The pros? Synthetic lashes come in more varieties than their counterparts. You have more widths, lengths, and styles to choose from, so everyone can find something they like. If you want something a bit more dramatic and with contrast, synthetics might not be the right fit.

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Silk Lashes

Silk lashes could be your solution if you want lashes that make more of a statement. "Silk lashes are darker in color and will create more of a contrast with your skin," Richardson explains. It's important to note that you will need refills on your extensions every two to three weeks, so if you want your lashes to look less noticeable as they shed, silk extensions might not be best suited for you since the contrast can become more prominent over time with missing lashes.

"Humans tend to lose one to five natural lashes daily," Richardson says. "With extensions, it's possible you could last a full five weeks before needing a refill, though some need refills every two to three weeks. Within two to three weeks, there should still be 50-70% of the extensions still attached."

Caring for False Lashes and Lash Extensions

If you're removing false lashes at night after applying them with lash glue, it's important to gently remove them before washing your face to avoid any irritation. You can reuse a pair of lashes up to two more times following their initial application, but removing the glue and ensuring they're clean before applying again is imperative.

Taking care of professionally applied lash extensions is different and requires more planning. "Failure to follow your post-lash care could result in breakage or excessive shedding," Richardson explains. "It's imperative to avoid any steam and not to wet your lashes for the next 48 hours after application."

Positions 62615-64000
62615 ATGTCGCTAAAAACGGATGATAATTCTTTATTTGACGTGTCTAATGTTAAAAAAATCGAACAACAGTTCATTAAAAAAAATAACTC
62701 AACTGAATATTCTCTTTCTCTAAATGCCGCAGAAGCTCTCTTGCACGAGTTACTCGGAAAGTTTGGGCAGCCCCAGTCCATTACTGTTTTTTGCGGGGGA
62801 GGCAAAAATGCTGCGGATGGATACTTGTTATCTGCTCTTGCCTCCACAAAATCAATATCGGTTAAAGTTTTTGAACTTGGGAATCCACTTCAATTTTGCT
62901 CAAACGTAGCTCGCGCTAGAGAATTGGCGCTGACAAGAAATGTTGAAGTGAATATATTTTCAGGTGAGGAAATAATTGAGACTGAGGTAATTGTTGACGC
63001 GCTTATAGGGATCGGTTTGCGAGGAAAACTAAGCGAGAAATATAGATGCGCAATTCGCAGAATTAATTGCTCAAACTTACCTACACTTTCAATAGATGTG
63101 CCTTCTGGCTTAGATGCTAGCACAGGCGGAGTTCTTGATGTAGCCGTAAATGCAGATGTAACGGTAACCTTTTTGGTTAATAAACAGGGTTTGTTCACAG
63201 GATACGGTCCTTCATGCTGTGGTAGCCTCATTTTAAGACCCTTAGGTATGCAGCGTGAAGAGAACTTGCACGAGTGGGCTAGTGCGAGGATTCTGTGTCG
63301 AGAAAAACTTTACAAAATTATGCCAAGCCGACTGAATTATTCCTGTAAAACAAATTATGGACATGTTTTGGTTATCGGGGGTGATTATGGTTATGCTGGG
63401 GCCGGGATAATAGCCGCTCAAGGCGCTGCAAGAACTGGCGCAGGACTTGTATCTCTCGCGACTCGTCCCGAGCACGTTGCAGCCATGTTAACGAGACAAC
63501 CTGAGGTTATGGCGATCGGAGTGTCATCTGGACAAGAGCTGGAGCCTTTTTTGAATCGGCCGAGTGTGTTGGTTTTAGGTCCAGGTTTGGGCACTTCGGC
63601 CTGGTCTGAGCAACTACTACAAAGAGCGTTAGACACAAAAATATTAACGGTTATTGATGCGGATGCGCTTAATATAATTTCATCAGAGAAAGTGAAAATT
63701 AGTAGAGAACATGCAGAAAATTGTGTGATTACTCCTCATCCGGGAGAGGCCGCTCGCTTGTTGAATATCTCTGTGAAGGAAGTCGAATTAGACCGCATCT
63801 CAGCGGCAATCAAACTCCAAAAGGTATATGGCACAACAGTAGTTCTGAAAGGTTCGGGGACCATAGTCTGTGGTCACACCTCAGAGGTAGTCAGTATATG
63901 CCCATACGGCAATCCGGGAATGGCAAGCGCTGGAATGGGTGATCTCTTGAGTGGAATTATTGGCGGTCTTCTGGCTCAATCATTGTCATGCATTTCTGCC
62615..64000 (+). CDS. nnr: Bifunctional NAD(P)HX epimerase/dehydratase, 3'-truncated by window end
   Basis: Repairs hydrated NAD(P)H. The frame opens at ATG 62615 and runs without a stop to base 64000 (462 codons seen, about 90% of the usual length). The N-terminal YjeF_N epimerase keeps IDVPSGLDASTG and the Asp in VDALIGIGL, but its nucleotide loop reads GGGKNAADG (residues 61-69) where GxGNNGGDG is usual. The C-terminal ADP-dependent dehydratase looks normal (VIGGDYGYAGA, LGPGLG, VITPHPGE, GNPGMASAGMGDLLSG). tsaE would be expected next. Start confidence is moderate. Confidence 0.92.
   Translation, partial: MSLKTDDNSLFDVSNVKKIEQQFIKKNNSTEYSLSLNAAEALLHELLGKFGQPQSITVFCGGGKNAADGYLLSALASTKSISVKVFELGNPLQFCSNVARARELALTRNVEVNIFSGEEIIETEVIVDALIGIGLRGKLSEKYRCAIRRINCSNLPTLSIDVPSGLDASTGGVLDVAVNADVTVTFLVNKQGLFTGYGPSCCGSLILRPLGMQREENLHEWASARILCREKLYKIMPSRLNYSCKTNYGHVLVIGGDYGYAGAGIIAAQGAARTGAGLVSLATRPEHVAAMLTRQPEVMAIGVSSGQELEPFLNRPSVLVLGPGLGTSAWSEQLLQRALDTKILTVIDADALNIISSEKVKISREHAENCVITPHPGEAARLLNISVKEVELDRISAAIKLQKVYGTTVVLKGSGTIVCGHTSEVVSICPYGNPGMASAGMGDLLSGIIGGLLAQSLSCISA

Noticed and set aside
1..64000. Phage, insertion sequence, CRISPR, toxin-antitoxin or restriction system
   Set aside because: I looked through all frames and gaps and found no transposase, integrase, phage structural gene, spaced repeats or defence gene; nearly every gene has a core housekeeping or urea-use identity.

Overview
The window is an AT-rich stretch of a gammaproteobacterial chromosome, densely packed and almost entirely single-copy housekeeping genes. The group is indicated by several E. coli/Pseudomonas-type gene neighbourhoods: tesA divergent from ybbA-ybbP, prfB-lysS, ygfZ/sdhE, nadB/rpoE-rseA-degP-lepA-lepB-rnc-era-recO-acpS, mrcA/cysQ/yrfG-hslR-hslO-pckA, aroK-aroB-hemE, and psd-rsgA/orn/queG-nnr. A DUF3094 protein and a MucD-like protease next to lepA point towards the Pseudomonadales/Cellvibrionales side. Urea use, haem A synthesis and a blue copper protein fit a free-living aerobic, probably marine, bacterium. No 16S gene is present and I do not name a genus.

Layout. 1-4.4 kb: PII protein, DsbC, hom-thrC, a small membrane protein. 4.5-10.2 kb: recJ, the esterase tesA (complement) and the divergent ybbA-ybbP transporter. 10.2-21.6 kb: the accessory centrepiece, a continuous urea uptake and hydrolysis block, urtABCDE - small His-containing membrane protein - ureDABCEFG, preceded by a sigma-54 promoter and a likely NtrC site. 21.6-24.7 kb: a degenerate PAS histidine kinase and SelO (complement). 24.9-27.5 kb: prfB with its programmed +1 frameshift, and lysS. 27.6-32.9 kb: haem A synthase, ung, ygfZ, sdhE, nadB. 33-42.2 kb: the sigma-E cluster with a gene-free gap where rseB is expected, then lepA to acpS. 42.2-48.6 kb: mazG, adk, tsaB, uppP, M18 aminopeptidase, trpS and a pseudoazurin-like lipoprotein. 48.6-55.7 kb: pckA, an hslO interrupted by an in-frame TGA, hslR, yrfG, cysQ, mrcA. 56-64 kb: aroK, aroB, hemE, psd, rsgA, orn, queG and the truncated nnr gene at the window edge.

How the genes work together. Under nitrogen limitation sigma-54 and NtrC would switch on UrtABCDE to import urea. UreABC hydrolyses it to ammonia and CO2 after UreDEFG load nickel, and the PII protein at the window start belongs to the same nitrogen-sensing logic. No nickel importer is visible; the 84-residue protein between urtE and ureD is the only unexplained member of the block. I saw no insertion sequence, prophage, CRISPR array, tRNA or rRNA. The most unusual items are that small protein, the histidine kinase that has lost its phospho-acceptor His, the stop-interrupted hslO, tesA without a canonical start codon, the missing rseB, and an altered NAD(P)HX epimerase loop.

Richardson has quite a comprehensive list of dos and don'ts when it comes to taking care of your lash extensions. "You're going to want to avoid rubbing your eyes, applying oil-based products and heavy creams around the eye area, playing with or picking at your lashes, over-brushing, waterproof mascaras, and shower heads with excessive force, along with any kind of eyelash curler," she says, as these can all compromise your extensions. Her tips for what you should do to keep your extensions in good condition? "Be gentle with your lashes, apply a protective coating to them 48 hours after your treatment, and opt for using silk or satin pillowcases, as cotton ones can [lead to] drying and snagging."

Can you use lash growth serums even while you have extensions in? You sure can, as long as you're careful about it. "Wait 48 hours to apply any lash serum to eyes after extensions, and once the 48 hours are up, you can also wet your lashes, yet you'll need to dry them immediately after," Richardson explains.